Today I introduce guest blogger Arkadiy Turevskiy to share some new features in R2009b: the PID Controller Blocks in Simulink and a new PID tuning method in Simulink Control Design.

PID (Proportional-Integral-Derivative) control seems easy: you just need to find three numbers: proportional, integral, and derivative gains. Many PID tuning rules exist out there and all you need to do is pick up one and press a button on a calculator. Easy enough, right? Unfortunately, the story is more complicated than that. Popular PID tuning methods are restrictive. For example, to use one of the most popular methods - Ziegler-Nichols - you need a stable, first order plus dead-time linear time-invariant (LTI) plant model. Even if your model is of that type, the method does not support tuning of integral or proportional-derivative controllers, and for the types of PID controllers it supports, it only provides one answer with no easy way to fine-tune the design. Moreover, tuning is not the only challenge. Real-life PID implementation also needs to consider such issues as output saturation, integrator wind-up, and discrete-time implementation.

In R2009b we released new blocks in Simulink and a new PID tuning method in Simulink Control Design that together address these challenges. To see how this works, let’s consider an example of designing a PID controller for a dc motor. The model of a closed loop system uses the new PID Controller block. This block generates a voltage signal driving the dc motor to track desired shaft rotation speed. In addition to voltage, the dc motor subsystem takes torque disturbance as an input, allowing us to simulate how well the controller rejects disturbances. We also modeled analog sensor noise in the speed measurement.

The PID controller is a discrete-time controller running at 0.02 seconds (the red color shows the sampling time in the model). Let’s now look at the dialog of the PID Controller block. In the upper half of the dialog we specified basic configuration of the PID controller: type (PID, PI, PD, P, or I), time-domain, integration methods, and sample time. In the lower part, we specified PID controller form and gains (shown at default values).  Block documentation provides detailed information about the block and all its parameters.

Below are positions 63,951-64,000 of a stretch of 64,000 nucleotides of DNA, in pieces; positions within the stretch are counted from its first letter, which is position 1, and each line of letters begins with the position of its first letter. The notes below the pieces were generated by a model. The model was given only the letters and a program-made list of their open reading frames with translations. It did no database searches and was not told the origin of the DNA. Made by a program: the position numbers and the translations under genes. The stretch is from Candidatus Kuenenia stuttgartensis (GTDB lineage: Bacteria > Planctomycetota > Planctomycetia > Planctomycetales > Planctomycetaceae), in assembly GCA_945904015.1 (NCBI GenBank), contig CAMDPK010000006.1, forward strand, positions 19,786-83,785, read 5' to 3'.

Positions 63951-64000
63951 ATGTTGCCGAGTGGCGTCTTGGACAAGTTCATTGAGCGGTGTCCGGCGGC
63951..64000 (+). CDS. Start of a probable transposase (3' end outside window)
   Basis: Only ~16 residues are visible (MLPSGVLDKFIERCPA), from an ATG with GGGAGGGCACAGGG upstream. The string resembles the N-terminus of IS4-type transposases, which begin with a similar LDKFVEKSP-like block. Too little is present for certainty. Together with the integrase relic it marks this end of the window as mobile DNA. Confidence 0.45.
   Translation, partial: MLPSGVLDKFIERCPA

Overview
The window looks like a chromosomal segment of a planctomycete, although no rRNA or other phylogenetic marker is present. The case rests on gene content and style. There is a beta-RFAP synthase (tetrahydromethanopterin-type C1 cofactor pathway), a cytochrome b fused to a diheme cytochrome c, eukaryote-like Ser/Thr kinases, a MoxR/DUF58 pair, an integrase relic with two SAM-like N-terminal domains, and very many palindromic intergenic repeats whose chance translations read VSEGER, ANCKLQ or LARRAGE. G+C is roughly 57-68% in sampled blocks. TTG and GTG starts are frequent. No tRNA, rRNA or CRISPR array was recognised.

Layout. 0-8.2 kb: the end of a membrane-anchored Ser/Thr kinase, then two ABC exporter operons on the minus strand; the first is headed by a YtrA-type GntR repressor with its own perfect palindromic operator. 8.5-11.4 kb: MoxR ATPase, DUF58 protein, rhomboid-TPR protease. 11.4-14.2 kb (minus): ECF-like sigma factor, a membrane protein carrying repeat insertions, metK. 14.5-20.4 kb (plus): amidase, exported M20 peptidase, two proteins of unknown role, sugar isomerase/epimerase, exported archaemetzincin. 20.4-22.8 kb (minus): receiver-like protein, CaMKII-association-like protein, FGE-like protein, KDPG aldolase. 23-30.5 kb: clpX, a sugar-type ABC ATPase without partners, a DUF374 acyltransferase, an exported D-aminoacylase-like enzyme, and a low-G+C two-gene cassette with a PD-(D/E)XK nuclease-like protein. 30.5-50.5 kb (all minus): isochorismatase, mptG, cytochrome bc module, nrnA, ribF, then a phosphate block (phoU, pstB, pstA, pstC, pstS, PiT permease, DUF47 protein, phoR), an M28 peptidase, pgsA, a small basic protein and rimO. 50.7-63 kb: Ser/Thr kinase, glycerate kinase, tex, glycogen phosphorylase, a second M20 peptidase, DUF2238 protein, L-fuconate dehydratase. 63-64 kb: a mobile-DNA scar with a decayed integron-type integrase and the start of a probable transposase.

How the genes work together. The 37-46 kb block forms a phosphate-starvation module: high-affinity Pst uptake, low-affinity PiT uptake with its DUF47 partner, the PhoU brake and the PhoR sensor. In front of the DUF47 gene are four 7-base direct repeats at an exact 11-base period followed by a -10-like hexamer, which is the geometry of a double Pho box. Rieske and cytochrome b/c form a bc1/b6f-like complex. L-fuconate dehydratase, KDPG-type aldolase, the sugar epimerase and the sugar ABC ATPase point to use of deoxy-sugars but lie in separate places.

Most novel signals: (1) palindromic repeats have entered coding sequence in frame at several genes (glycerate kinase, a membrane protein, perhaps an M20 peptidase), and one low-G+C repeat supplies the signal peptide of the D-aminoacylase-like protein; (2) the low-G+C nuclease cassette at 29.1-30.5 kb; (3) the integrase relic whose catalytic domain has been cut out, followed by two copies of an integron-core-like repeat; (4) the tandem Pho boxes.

PID Tuning

Our first task is to tune the PID controller. Pressing the “Tune…” button in the PID Controller block dialog, we launch PID Tuner, which linearizes the model at the default operating point and automatically determines PID controller gains to achieve reasonable performance and robustness based on linearized plant model.

The grey line shows the system step response for the gain values currently defined in the block dialog, and the blue line shows the system response for the gain values that PID Tuner proposes. We can simply accept the proposed design and then run our closed-loop Simulink model to check the results. In the simulation, we command a step change from 0 to 2 rpm at 1 second and a step down to -2 rpm at 7 seconds. Results demonstrate good tracking with zero steady-state error, fast rise time, low overshoot, and good torque disturbance rejection (torque disturbance is modeled as a step change from 0 to 0.2 Newton-meters at 5 seconds). The tuning algorithm we just used works on any type of plant model, tunes all forms of PID controllers that can be specified in the PID Controller block, and takes sampling effects into account during the tuning process.

If system response does not meet our requirements, we could further fine-tune the design by interactively making the controller faster or slower, using the slider on the bottom of the PID Tuner GUI.

Integrator Anti-Windup Protection

We now run a different scenario, assuming no torque disturbance and assuming that the amplitude of voltage fed to the dc motor cannot exceed 10 Volts – to protect the motor from overheating. We use the “PID Advanced” tab of the PID Controller block dialog to specify these saturation limits.

We see that at the time of the first step change at 1 second, voltage signal from the controller saturates at 10 Volts.  When desired speed drops at 7 seconds, the voltage does not decrease immediately and stays at 10 Volts for almost 2 more seconds.  This is the result of integrator wind-up in PID controller, which leads to undesired delay in tracking the speed command.  It can be fixed by enabling integrator anti-windup in the PID Controller block dialog. Rerunning the simulation with integrator anti-windup enabled, we see that the controller still cannot achive commanded speed value of 2 rpms –it simply does not have enough authority, but when the speed is commanded to -2 rpms, controller quickly responds to change in the requested speed.

As we saw, the new PID tuning method and the new PID Controller block helped us quickly tune our PID Controller, and create a discrete-time design that addresses output saturation and integrator wind-up issues.